This week, Google (GOOG) shockingly announced it will disobey the Chinese government and (after 4 years) refuse to censor searches on the web. Although the company said it will be discussing the matter with Chinese officials, they are prepared to give up google.cn and even close offices in China.
From a monetization standpoint, Google is choosing to forgo monetization of censored search in favor of the democratic ideal of free speech. Those of us fortunate to live in countries with legally protected speech rights can empathize with Google’s decision. As Patrick Henry said, “Give me liberty or give me death.” Apparently, he was speaking on behalf of at least some legal entities as well.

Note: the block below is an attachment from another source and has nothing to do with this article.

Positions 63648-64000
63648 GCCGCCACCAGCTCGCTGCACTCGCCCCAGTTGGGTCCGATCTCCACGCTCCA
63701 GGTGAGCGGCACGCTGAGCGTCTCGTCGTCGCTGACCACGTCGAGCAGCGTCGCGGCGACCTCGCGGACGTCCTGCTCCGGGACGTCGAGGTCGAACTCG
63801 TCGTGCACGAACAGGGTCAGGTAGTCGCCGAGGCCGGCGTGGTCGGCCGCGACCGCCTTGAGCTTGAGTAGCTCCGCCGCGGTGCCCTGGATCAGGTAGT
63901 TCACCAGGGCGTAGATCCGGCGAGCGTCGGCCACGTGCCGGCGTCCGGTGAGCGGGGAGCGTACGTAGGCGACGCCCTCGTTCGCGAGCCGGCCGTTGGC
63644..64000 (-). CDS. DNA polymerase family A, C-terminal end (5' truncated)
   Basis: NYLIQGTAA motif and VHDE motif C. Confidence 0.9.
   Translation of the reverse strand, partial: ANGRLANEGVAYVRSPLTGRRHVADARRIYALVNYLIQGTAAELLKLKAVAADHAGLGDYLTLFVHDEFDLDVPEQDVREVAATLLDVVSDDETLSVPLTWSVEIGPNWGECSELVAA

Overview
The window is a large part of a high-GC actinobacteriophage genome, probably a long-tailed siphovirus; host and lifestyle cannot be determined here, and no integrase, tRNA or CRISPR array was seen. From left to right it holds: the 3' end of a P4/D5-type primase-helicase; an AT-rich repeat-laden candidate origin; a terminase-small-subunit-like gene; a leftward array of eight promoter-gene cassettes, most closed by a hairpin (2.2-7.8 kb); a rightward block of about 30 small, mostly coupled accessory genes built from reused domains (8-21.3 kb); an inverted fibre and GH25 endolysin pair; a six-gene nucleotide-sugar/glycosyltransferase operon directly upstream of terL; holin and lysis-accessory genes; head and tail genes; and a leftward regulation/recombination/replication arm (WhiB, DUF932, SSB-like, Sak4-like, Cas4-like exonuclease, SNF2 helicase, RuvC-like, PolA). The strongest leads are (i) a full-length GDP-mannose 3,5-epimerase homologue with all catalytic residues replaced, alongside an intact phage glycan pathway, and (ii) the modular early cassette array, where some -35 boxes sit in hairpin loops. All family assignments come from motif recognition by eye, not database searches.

China’s leading search company Bidu (BIDU) shot up over 13% on the news. This may be nice for investors, but just think how much the stock would have soared had China given Bidu a legal monopoly over all web search in China? We may even start reading about a new white-hot pairs trade: long fascism, short democracy.
Although some people are disappointed with Google’s stand, I applaud the move. Google makes billions of dollars and provides an excellent livelihood and income to many people. If we learned anything from the recent global credit and housing debacles, we may have learned there’s a healthy boundary where we value more important things than the game called business.
In the case of Google, I’m glad to see they’ve drawn that line in front of possibly the most important human right. Since we value the Constitution more than economic transactions (at least in theory) in the US, I think Google’s move is a patriotic one and a great example for others aspiring to add value to societies across the world.